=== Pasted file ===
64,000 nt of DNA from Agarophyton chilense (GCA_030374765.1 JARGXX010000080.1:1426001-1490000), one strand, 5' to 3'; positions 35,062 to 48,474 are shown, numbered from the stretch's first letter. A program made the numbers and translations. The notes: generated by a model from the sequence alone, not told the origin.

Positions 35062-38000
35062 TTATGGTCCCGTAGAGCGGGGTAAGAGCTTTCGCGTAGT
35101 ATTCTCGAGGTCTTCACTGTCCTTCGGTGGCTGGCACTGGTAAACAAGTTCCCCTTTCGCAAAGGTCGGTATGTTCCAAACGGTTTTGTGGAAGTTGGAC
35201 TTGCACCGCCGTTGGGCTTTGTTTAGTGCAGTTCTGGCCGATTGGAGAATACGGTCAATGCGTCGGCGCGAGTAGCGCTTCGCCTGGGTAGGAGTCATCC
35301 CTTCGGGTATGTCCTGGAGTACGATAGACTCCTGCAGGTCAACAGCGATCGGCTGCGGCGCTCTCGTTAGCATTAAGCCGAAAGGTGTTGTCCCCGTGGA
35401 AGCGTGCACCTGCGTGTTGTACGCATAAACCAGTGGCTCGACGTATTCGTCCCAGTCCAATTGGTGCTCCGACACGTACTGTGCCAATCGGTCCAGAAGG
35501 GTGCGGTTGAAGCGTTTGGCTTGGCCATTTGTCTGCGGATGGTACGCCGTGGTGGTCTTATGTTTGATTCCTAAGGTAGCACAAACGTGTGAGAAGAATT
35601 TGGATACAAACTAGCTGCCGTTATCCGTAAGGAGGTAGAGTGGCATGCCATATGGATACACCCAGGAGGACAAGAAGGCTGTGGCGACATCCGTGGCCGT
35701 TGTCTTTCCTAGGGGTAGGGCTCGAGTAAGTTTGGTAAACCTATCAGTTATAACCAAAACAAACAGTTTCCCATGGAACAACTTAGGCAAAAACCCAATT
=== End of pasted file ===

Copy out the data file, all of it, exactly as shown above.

64,000 nt of DNA from Agarophyton chilense (GCA_030374765.1 JARGXX010000080.1:1426001-1490000), one strand, 5' to 3'; positions 35,062 to 48,474 are shown, numbered from the stretch's first letter. A program made the numbers and translations. The notes: generated by a model from the sequence alone, not told the origin.

Positions 35062-38000
35062 TTATGGTCCCGTAGAGCGGGGTAAGAGCTTTCGCGTAGT
35101 ATTCTCGAGGTCTTCACTGTCCTTCGGTGGCTGGCACTGGTAAACAAGTTCCCCTTTCGCAAAGGTCGGTATGTTCCAAACGGTTTTGTGGAAGTTGGAC
35201 TTGCACCGCCGTTGGGCTTTGTTTAGTGCAGTTCTGGCCGATTGGAGAATACGGTCAATGCGTCGGCGCGAGTAGCGCTTCGCCTGGGTAGGAGTCATCC
35301 CTTCGGGTATGTCCTGGAGTACGATAGACTCCTGCAGGTCAACAGCGATCGGCTGCGGCGCTCTCGTTAGCATTAAGCCGAAAGGTGTTGTCCCCGTGGA
35401 AGCGTGCACCTGCGTGTTGTACGCATAAACCAGTGGCTCGACGTATTCGTCCCAGTCCAATTGGTGCTCCGACACGTACTGTGCCAATCGGTCCAGAAGG
35501 GTGCGGTTGAAGCGTTTGGCTTGGCCATTTGTCTGCGGATGGTACGCCGTGGTGGTCTTATGTTTGATTCCTAAGGTAGCACAAACGTGTGAGAAGAATT
35601 TGGATACAAACTAGCTGCCGTTATCCGTAAGGAGGTAGAGTGGCATGCCATATGGATACACCCAGGAGGACAAGAAGGCTGTGGCGACATCCGTGGCCGT
35701 TGTCTTTCCTAGGGGTAGGGCTCGAGTAAGTTTGGTAAACCTATCAGTTATAACCAAAACAAACAGTTTCCCATGGAACAACTTAGGCAAAAACCCAATT